Friday, September 29, 2017
— Marisa Diena.
Marisa Diena was born in Turin, Italy, on September 29, 1916. Marisa was eight years old when Benito Mussolini became dictator of Italy and was taught to love Fascism. In 1938, Italy passed its first Racial Laws, in imitation of the Nazi Racial Purity laws, which banned Jews from working in the public sector or attending public school. In 1940, Italy declared war on Britain and France, and by 1942, Turin was being bombed on an almost daily basis. By 1943, Italy was in a state of virtual civil war. Mussolini was deposed and Italy surrendered following the allied invasion of Sicily. Germany responded by seizing control of Northern and Central Italy and reinstating Mussolini as the head of a new puppet regime.
After the Nazis occupied Turin, Marisa fled into the mountains around Torre Pellice to join the partisans. The role of women in the Italian partisans was unique; since most of the male partisans were army deserters, only women were able to move during the day without arousing suspicion. As a result, Marisa became the vice-commander of information for her unit. During the day, she would ride her bicycle around the countryside, collecting information from local informers. Each night she would report back to her commander. In addition to sabotage and guerrilla warfare, Italian partisans tried to keep order in the war-ravaged countryside. Marisa’s unit created local community committees in the Torre Pellice region to distribute rations and helped organize strikes among industrial workers in cities like Turin.
In the spring of 1945, the estimated 300,000 partisans working in Northern Italy organized a national liberation committee. On April 25th, 1945, Marisa’s partisan unit liberated Turin, while their comrades in other major cities did the same. After the war, as Italian democracy began to blossom, Marisa remained engaged in politics, witnessing the ratification of the new Italian Constitution in 1948. Marisa remained in Italy, sharing her experience as a partisan with elementary school children. She passed away on May 8th, 2013.
Visit www.jewishpartisans.org for more about Marisa Diena, including seven videos of her reflecting on her time as a partisan.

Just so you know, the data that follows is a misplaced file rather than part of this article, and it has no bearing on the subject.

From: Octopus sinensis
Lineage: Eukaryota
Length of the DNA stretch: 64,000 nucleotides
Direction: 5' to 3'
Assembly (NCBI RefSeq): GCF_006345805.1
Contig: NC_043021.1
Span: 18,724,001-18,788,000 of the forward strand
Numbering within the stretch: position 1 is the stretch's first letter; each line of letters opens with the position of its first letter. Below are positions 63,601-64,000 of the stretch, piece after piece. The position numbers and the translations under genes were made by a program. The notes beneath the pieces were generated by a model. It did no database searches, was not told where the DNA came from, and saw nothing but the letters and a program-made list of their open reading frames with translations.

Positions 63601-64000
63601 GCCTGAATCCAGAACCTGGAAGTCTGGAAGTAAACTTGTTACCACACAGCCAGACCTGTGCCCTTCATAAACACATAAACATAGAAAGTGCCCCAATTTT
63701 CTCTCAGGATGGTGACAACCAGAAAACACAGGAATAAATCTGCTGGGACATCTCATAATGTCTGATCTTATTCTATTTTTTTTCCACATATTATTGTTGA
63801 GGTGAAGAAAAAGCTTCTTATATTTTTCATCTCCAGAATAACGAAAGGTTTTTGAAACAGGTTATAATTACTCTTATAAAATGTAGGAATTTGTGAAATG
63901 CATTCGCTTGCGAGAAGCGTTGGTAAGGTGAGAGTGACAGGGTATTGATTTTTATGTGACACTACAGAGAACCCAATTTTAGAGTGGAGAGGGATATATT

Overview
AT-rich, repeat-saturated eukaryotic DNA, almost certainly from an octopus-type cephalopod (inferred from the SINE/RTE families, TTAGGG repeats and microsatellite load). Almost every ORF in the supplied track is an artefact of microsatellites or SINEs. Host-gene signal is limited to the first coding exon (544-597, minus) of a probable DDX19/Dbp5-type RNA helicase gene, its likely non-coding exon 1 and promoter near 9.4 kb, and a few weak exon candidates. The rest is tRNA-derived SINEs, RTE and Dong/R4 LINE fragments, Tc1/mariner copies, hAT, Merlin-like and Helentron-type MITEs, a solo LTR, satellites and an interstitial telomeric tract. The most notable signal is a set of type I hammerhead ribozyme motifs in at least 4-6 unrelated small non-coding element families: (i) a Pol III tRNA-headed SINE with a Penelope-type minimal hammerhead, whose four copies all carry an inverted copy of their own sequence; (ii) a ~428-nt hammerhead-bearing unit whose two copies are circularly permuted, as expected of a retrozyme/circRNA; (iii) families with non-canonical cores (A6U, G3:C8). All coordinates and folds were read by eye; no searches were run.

Tuesday, September 20, 2011
The world of a partisan, and especially a Jewish partisan, was a treacherous, restless, stressful world. They braved the most unendurable conditions—extreme cold, hunger, fatigue—and survived through the will to fight and persevere. Sometimes they received food, shelter, supplies, information, and medical attention from nearby communities. However, Jewish partisans could not fully trust the often anti-Semitic locals, though their services were necessary. Preventative measures were therefore taken: food and supplies were acquired at gunpoint or with some cunning and often improvised deception. Frank Blaichman recalls, “We had information that a farmer had hidden weapons. We made up a story to tell him that we were Russian paratroopers and we needed the weapons. We had our men far away with broken pitchforks that looked like a gun with a bayonet in the background, so to the farmer he looked like he was dealing with the real thing.” Even medical care was forcefully taken when sympathetic doctors were not available.
However, locals who empathized with Jewish partisans or simply shared the same feeling of opposition toward German occupation were a great asset to partisan survival. Leon Idas found that there were local villagers who were friendly and freely informed partisan troops of German movements, and would even escort disguised partisans to the city hospitals to get them aid. Harry Burger found that locals offered up their barns to shelter and care for traveling partisans. Burger and Idas, however, lived and fought in southern Europe, where there was less anti-Semitism. In Poland, Sonia Orbuch did not encounter many sympathetic locals; although, she owes much of her survival to one citizen by the name of Tichon Martinetz who was instrumental in connecting her with the Russian partisans and also supplied the brigade with food in the bitter winter of ’42. Frank Blaichman spent much time with farmers who hid him and his comrades, cooked meals for them, even washed their clothes. “The locals were anti-Semitic, but they were not killers,” Frank Blaichman explained. “When they saw that we took care of German collaborators they were more willing to help us. Without their help we would have never survived.”
According to partisans such as Blaichman, local allies could make all the difference in regards to survival. Even though unsympathetic locals could be tricked or forced at gunpoint to concede services and supplies, not all of survival relies on physical needs. After being chased by locals “like an animal”, when Blaichman found friendly households which sheltered and fed him there was a sense of hope. He said, “They treated us like human beings.”